According to the seed packages, we could plant beets two inches apart if we were interested primarily in greens; three inches apart if we wanted to harvest our beets in summer; and four inches apart if we planned to store beets over winter. We opted for a closer planting, because we thought that the greens would go over just as well as the roots, and because none of us owns a root cellar.

    The seed packages also recommended that we soak our seeds at least a day before planting them to encourage their germination. Immersed in a mason jar filled with rainwater, the seeds plumped up to resemble Grape Nuts, and clung stubbornly to our fingers as we fished them out and drizzled them along rows of freshly forked soil.

    In the following weeks, the beet plants grew vigorously, beating out all but the hardiest weeds in the quest for space in the bed. After their initial coddling, our beets required little from us other than occasional watering.

    In 1610, the gentlemen farmers who wrote “A True Declaration of the State of the Colonie of Virginia” were happily eating potatoes—along with the parsnips, carrots, cucumbers, and turnips that they had brought from home—and praising them as food “which our gardens yeelded with little art and labour.” –Jane Mayer, “Down Under”, The New Yorker, November 22, 2010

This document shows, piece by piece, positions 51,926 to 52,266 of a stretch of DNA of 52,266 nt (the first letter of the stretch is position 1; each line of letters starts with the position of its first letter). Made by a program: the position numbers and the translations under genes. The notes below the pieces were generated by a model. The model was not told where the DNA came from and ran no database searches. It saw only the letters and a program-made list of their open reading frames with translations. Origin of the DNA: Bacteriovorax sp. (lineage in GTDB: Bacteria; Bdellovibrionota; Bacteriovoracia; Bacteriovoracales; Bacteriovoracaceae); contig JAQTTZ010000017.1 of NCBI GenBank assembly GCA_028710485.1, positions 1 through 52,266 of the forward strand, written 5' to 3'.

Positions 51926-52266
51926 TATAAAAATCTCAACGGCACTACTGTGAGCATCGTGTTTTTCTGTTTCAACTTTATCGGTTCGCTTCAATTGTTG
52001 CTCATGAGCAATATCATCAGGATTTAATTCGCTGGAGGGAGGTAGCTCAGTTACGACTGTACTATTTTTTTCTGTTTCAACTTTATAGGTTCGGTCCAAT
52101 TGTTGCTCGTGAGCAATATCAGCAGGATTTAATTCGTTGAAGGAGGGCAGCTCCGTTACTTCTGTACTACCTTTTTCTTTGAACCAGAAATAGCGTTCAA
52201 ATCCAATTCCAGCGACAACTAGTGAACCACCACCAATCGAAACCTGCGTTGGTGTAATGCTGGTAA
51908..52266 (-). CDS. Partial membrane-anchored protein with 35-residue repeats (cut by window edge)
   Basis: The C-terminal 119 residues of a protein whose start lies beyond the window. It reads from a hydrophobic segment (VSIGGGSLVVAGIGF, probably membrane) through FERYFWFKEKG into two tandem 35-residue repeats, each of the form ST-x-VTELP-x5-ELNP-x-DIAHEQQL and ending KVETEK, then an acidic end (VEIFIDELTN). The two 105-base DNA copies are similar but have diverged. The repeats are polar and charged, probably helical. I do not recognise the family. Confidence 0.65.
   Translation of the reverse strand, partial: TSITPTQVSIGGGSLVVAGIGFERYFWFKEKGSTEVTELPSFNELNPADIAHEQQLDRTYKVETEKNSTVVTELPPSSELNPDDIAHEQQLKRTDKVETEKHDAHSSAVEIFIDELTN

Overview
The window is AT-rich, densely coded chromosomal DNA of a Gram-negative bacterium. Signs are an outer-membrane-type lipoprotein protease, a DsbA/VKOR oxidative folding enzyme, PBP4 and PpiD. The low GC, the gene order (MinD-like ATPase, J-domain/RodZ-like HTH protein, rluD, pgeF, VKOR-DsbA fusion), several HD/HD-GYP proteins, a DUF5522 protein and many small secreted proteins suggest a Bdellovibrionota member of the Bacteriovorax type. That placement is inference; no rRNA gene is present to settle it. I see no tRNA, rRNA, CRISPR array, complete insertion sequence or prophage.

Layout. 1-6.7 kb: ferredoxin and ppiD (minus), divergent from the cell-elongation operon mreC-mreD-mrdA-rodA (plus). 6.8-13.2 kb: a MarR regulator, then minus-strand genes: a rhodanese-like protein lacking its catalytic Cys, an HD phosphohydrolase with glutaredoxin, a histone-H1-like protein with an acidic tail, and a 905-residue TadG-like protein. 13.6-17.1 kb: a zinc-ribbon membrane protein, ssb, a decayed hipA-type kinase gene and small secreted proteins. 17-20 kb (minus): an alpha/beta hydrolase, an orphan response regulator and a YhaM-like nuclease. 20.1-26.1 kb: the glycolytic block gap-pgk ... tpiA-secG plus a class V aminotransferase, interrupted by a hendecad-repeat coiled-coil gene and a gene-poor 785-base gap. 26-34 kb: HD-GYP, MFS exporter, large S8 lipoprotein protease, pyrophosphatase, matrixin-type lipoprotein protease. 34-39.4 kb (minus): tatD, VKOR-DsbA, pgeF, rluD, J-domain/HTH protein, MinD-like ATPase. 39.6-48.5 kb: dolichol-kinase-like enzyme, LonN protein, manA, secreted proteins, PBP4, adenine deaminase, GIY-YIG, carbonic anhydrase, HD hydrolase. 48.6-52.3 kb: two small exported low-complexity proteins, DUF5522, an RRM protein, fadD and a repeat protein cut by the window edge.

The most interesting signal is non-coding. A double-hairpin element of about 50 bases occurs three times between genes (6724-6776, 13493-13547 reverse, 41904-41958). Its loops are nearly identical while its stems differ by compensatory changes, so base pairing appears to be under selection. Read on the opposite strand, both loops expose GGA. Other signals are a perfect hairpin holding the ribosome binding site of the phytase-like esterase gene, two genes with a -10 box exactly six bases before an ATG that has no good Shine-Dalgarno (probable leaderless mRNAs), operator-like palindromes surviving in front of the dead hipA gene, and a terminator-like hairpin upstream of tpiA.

In late July, we began to harvest our beets, pulling entire plants intermittently from the rows. The roots were small, but well formed; and the greens were darkly vibrant. Our beets radiated vitality.

    A year or so ago, when we asked for recommendations of what crops to grow,  dietitians at Vital Bridges specifically requested beets. Beets are acclaimed for their abilities to cleanse the liver: just Google “beets liver cleansing” for a host of links to claims of varying degrees of believability. Because many victims of HIV suffer simultaneously from Hepatitis C (talk about salt in the wound), foods that cleanse the liver would, on first reflection, be welcome to the pantry’s clientele.

    The theoretical appreciation of the health benefits of beets, unfortunately, does not manifest in a mad rush for our rooty produce when we make our deliveries to the pantry. Beets may radiate vitality, and even glow with virtue; however, they do not suggest summer fun. Our beet greens, in particular, often languish in their market baskets. Other garden products attract the attention of visitors to the pantry: our tomatoes are like models in Daisy Dukes handing out Jell-O shots; our beets, on the other hand, wear cargo shorts and carry clipboards, asking whether you have a second for the environment.